His right eye red from a celebratory postgame beer/shaving cream shower, reliever Evan Marshall reached into his locker toward a cellphone that wouldn't stop buzzing with congratulatory text messages.

Marshall, fresh from Triple-A Reno, retired all four batters he faced in his major-league debut on Tuesday night, and Aaron Hill's tie-breaking home run in the eighth inning made the rookie the winning pitcher in the Diamondbacks' 7-5 come-from-behind win over the Milwaukee Brewers.

Like most of the Diamondbacks' wins this season, this was an exercise in imperfection. They coughed up five runs in the first inning on a combination of lousy throws, bad reads and poor pitches, and looked to be en route to another of the lopsided losses that have plagued them.

But instead the scene in the visitors' clubhouse at Miller Park was jubilant, with a birthday-celebrating Gerardo Parra covered, for some reason, in baby powder, and Marshall and fellow rookie Chris Owings, who hit his first career homer, having been doused in all sorts of liquids, oils and creams.

"This is a mixture of beer and shaving cream," Marshall said. "It's a rite of passage. So I'm told."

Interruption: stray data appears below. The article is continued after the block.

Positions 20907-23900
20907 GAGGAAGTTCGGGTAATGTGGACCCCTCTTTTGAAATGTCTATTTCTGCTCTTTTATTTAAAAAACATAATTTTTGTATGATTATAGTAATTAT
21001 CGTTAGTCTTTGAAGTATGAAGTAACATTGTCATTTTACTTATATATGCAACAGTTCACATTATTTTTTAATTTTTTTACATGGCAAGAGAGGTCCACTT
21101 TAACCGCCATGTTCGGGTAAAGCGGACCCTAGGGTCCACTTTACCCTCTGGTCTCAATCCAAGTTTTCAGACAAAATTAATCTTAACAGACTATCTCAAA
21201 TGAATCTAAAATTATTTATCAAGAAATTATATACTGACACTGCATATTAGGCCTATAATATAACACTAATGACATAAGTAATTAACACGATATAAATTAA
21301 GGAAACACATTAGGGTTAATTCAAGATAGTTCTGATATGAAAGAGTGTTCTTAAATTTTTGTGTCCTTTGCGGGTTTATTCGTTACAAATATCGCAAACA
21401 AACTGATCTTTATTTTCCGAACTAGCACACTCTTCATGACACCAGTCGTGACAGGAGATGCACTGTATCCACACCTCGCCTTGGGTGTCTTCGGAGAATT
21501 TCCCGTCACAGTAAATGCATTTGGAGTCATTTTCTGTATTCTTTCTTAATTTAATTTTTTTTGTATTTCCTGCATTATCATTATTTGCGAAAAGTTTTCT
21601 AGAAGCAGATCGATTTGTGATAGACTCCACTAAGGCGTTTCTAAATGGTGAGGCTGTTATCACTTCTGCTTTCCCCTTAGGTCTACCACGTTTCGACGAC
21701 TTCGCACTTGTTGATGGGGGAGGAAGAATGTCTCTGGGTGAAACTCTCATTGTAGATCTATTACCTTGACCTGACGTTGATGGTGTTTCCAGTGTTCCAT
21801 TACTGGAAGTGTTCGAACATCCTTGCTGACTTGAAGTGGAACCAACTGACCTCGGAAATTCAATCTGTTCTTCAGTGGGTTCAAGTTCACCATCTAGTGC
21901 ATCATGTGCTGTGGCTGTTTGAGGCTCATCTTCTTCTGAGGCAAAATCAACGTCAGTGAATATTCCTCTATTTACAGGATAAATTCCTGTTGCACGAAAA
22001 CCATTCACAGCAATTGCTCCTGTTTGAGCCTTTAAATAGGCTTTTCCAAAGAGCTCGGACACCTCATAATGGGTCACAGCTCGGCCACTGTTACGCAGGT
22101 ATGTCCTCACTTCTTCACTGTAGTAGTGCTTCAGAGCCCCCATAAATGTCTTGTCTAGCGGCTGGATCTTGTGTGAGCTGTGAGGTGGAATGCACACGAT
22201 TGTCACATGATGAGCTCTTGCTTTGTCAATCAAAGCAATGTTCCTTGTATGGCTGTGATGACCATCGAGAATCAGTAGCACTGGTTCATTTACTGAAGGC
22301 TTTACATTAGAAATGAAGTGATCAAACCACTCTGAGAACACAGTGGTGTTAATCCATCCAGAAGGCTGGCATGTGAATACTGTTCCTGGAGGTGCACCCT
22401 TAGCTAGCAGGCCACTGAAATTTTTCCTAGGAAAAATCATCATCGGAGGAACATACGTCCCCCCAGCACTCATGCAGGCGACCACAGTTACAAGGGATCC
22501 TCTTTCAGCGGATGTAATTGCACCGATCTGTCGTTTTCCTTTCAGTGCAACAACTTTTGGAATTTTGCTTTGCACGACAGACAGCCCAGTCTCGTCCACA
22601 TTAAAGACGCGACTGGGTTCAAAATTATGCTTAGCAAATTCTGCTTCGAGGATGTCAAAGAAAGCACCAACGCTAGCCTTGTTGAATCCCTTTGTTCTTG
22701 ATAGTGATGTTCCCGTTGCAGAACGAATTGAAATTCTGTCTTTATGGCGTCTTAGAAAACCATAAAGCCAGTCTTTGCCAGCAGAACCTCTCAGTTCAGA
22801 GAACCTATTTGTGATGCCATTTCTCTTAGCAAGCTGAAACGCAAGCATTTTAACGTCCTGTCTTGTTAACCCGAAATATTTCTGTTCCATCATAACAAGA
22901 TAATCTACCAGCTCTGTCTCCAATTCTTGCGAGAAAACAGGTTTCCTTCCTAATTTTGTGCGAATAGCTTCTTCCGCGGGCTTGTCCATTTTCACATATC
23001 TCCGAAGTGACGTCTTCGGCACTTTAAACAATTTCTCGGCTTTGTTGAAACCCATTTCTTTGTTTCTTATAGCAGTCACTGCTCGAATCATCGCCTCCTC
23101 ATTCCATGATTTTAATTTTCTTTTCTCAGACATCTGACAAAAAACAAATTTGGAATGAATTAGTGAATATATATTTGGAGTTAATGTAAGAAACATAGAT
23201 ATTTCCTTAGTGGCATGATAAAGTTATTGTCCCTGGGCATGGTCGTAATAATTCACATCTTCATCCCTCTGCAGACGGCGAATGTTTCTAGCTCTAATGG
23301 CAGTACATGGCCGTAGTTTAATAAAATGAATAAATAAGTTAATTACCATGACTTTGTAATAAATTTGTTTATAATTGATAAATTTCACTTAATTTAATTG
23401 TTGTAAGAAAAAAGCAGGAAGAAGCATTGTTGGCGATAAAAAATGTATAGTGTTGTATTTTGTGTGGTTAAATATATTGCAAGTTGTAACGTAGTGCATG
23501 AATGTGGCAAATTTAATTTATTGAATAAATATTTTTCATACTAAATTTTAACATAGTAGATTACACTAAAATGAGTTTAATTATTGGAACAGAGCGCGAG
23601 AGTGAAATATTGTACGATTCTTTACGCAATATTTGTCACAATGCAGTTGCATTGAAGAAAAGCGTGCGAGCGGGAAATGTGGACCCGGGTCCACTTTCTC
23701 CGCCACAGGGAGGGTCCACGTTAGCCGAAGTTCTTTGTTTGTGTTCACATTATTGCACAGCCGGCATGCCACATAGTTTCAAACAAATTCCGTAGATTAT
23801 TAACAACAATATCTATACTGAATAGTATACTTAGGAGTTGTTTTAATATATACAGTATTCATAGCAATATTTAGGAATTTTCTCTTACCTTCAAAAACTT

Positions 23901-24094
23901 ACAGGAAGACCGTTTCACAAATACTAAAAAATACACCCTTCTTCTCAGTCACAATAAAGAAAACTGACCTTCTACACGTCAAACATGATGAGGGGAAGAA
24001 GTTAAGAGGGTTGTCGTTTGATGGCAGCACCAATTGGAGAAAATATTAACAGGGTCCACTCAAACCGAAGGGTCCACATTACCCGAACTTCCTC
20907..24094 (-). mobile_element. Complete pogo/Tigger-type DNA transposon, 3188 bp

Right-hander Josh Collmenter, who was charged with only one earned run in the five-run first, managed to settle down and pitch into the sixth inning, once again faring well against Brewers, against whom he has a career 1.30 ERA.

In snapping a two-game losing skid and winning for the third time in five games on this road trip — odd fact: the Diamondbacks, who are 12-24 overall, are a .500 team (9-9) on the road — the rookies figured prominently.

Start with Owings. After Paul Goldschmidt's two-run homer gave them an early lead in the top of the first, the Diamondbacks were on the verge of escaping a jam relatively unscathed when Owings bounced a throw to first base on a routine ground ball by Khris Davis. Goldschmidt couldn't dig it out, a run scored, and the Brewers added three more when Jean Segura and Logan Schafer followed with consecutive run-scoring hits.

"Early in my career, I probably would have let that hang over me the whole game," Owings said.